I recently had a fascinating conversation with the CMO for a global multi-brand consumer goods company on the measurement of social media performance and in particular about EMV (Earned Media Value).
Here is a fairly accurate transcript of that conversation.
Me: I would love to understand how you measure success on social and especially on your influencer programmes.
CMO: Ideally, we’d like to find a simple and easy number that management can relate to, and we are looking to use Earned Media Value as a core KPI to measure success there, including on influencer relations. We see that some of our competitors even use EMV in their communication with financial analysts.
Me: Really? Interesting. It sounds like an updated Advertising Value Equivalent from the PR world. At a time when leading communication associations such as AMEC are now officially discarding AVE, is it not contradictory to push an equivalent metric into the new digital world ?
CMO: I understand your challenge. EMV however is seen as a simple, understandable number that is also easily comparable among brands or regions. We really need some way to quantify all this great organic content the teams are generating, and we believe it’s a good and easy way to put a value on it all. It also gives a sense of ROI to the investment we make to grow our earned media presence.
Me: Measuring success of your brands on social in a consistent way is indeed absolutely critical. It’s interesting you say ‘value’. But thinking about how you typically measure success on communication activities – if someone asks you about your latest TV campaign, would you typically respond: “Yes, it was great! It cost me $2M”?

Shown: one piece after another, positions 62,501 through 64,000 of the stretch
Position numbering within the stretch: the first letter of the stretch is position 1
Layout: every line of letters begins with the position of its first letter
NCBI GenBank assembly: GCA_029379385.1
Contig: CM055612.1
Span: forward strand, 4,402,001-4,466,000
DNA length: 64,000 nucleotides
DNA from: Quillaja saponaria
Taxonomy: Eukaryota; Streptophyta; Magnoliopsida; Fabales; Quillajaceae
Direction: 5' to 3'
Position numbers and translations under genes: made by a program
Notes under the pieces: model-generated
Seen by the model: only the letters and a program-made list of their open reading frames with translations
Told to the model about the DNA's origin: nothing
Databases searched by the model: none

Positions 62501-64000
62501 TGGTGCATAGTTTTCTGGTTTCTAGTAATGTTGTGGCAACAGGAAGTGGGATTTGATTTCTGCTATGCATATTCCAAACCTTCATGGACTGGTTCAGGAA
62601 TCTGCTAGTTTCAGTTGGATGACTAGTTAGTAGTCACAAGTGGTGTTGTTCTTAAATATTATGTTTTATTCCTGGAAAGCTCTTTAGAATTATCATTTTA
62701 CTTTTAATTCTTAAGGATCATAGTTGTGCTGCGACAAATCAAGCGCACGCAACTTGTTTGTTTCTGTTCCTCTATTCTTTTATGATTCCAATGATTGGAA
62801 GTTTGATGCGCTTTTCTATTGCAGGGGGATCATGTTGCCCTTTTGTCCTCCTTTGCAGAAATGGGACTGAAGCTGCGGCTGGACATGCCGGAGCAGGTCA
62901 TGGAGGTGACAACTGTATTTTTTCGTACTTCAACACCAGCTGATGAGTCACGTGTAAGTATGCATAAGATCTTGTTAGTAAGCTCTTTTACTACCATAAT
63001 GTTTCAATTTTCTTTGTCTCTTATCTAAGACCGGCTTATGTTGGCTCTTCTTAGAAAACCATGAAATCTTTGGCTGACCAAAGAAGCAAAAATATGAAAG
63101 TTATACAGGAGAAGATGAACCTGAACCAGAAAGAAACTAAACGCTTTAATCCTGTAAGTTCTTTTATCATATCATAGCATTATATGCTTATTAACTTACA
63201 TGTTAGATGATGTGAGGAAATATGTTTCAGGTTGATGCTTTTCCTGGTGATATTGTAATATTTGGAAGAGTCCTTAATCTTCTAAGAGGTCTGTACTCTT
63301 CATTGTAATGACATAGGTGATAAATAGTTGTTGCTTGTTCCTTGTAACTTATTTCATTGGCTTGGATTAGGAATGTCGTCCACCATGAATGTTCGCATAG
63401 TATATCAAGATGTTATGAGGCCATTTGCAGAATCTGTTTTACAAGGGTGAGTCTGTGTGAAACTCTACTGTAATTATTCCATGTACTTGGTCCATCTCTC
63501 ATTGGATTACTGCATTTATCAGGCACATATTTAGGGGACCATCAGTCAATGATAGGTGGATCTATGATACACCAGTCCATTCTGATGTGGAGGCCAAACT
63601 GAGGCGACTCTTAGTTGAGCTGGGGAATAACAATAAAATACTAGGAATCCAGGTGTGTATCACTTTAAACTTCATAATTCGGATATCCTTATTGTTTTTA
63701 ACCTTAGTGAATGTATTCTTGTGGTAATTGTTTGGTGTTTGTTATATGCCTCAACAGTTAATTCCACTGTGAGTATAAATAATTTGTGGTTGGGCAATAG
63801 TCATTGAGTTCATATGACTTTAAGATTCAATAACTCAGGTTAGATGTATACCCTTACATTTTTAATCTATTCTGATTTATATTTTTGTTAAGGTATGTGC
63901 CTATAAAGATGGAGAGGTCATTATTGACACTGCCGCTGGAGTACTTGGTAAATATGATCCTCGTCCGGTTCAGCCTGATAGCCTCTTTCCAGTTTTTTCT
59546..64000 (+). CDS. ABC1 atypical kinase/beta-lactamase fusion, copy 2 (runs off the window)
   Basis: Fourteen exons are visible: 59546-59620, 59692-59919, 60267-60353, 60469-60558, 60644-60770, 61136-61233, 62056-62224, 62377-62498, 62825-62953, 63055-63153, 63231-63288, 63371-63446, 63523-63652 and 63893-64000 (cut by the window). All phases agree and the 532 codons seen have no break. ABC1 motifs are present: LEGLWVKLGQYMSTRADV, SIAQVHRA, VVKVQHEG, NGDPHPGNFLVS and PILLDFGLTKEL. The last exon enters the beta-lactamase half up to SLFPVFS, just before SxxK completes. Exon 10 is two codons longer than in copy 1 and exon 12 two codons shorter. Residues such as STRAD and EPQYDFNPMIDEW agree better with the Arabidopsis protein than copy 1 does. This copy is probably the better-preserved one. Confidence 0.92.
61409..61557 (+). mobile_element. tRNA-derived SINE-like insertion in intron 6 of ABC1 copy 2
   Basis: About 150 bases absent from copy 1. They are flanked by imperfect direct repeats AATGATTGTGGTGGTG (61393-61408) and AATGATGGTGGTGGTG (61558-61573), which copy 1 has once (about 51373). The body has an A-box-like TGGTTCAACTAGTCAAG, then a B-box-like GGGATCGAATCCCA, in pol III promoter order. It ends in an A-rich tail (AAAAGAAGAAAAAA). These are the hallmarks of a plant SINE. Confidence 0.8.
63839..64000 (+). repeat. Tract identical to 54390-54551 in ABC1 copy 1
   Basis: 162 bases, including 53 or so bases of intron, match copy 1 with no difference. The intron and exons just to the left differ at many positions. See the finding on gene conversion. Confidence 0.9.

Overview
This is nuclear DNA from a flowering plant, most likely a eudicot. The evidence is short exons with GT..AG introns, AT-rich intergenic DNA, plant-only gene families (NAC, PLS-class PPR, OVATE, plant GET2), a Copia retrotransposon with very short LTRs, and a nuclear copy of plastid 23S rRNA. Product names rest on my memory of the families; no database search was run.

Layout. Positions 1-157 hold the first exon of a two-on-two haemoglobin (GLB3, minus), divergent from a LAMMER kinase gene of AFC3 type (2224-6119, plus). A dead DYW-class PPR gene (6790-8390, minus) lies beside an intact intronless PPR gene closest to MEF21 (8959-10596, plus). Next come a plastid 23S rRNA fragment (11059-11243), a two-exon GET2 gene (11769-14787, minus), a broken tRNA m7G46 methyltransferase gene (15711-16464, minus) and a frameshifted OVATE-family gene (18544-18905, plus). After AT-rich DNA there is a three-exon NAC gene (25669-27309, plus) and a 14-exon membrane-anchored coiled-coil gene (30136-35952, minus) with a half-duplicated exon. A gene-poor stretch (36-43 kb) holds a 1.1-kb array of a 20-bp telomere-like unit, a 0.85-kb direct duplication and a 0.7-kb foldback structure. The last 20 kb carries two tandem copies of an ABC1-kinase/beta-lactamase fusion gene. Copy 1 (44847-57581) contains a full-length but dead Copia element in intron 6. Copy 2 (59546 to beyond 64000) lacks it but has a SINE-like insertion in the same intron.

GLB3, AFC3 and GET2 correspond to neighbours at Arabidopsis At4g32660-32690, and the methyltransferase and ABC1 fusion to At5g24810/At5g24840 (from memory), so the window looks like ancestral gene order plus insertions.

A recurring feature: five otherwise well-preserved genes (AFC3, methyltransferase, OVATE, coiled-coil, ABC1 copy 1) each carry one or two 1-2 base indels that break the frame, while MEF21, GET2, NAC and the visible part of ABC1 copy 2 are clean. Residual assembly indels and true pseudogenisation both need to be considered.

CMO: No, of course not! We would use “target coverage” and “repeat” as core KPIs to measure the efficiency of the media plan and then awareness and attribution as key outcomes for example.
Me: That seems to make sense. So I am wondering why you would try to measure your success on social media through a measure of cost? How can costs be a success measure then? To compound this; EMV is not a real cost, It supposed to be the equivalent cost of purchasing such content whereas the value of such content lies in the fact you cannot buy it.
CMO: And what about paid posts where we can actually ‘buy the content’?
Me: OK, so…. practically, how would you calculate EMV? What is your methodology for putting a $ to a retweet or an Instagram post? Are you assuming that $ value is identical for all your brands?
CMO: The methodology seems a little unclear to be honest, and does seem to change wildly month on month, which makes benchmarking difficult. Some vendors seem to be able to come up with standardised numbers to value a publication or an engagement. In the end the important thing is that the same approach is used across all competing brands so that our “share of EMV” remains a valid concept.
Me: I can understand how a single metric would be useful internally, but it concerns me that some companies would communicate a KPI to financial analysts that they wouldn’t be able to explain, even on a “market share” basis.
On the same topic, I was reading a post on LinkedIn the other day by a marketing executive at a global car company, quoting “I normally value a “like” on Facebook or Instagram around €0.3-0.4, while I give more value to a “share” because it generates more engagement among other users so I value it around €2-3”.
Does this mean that if I like or share an influencer post, I immediately create €2-3 of value ? If yes… I want that money!
CMO: Well, yes, it guess it’s not real $. It is a “theoretical value”. But what would you recommend as a valuable way to measure success on social media then?
Me: When we work with clients, we help them develop their measurement framework using the Barcelona principles and AMEC’s recommendations. In particular we try to focus on the impact of communication. We’d generally advise against single ‘black box’ metrics that aren’t clearly understandable.
For influencer programmes, we believe “engagement” is a very strong proxy of impact for example. But this metric only makes sense if you track it in the overall context of the objectives of your brand: are you trying to build awareness? Advocacy? Generate traffic to your web assets? Leads for your sales team? It’s not an easy or quick conversation, but one we’d love to have 😉
CMO: I see.
More on social media measurement and influencer marketing: